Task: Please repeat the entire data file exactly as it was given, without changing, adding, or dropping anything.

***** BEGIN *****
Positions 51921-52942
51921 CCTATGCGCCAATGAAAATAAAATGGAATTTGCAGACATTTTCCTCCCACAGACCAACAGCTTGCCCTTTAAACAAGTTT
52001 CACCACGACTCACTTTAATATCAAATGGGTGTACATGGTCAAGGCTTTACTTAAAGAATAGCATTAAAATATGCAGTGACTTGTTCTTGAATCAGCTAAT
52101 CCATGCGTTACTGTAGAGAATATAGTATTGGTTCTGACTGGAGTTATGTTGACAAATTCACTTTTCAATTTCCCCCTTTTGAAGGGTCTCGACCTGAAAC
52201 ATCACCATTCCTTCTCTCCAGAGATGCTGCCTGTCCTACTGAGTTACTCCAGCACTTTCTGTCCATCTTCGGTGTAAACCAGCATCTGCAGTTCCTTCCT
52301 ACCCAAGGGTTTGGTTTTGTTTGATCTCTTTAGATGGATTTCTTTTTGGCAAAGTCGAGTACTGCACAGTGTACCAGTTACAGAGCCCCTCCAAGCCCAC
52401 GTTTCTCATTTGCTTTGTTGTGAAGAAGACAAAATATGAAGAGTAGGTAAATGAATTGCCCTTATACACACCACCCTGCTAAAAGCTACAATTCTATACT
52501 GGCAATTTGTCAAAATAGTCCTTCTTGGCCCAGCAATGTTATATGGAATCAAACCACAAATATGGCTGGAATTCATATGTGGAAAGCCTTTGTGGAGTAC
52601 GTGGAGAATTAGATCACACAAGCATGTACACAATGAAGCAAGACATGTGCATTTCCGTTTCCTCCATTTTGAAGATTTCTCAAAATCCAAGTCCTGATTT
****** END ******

Positions 51921-52942
51921 CCTATGCGCCAATGAAAATAAAATGGAATTTGCAGACATTTTCCTCCCACAGACCAACAGCTTGCCCTTTAAACAAGTTT
52001 CACCACGACTCACTTTAATATCAAATGGGTGTACATGGTCAAGGCTTTACTTAAAGAATAGCATTAAAATATGCAGTGACTTGTTCTTGAATCAGCTAAT
52101 CCATGCGTTACTGTAGAGAATATAGTATTGGTTCTGACTGGAGTTATGTTGACAAATTCACTTTTCAATTTCCCCCTTTTGAAGGGTCTCGACCTGAAAC
52201 ATCACCATTCCTTCTCTCCAGAGATGCTGCCTGTCCTACTGAGTTACTCCAGCACTTTCTGTCCATCTTCGGTGTAAACCAGCATCTGCAGTTCCTTCCT
52301 ACCCAAGGGTTTGGTTTTGTTTGATCTCTTTAGATGGATTTCTTTTTGGCAAAGTCGAGTACTGCACAGTGTACCAGTTACAGAGCCCCTCCAAGCCCAC
52401 GTTTCTCATTTGCTTTGTTGTGAAGAAGACAAAATATGAAGAGTAGGTAAATGAATTGCCCTTATACACACCACCCTGCTAAAAGCTACAATTCTATACT
52501 GGCAATTTGTCAAAATAGTCCTTCTTGGCCCAGCAATGTTATATGGAATCAAACCACAAATATGGCTGGAATTCATATGTGGAAAGCCTTTGTGGAGTAC
52601 GTGGAGAATTAGATCACACAAGCATGTACACAATGAAGCAAGACATGTGCATTTCCGTTTCCTCCATTTTGAAGATTTCTCAAAATCCAAGTCCTGATTT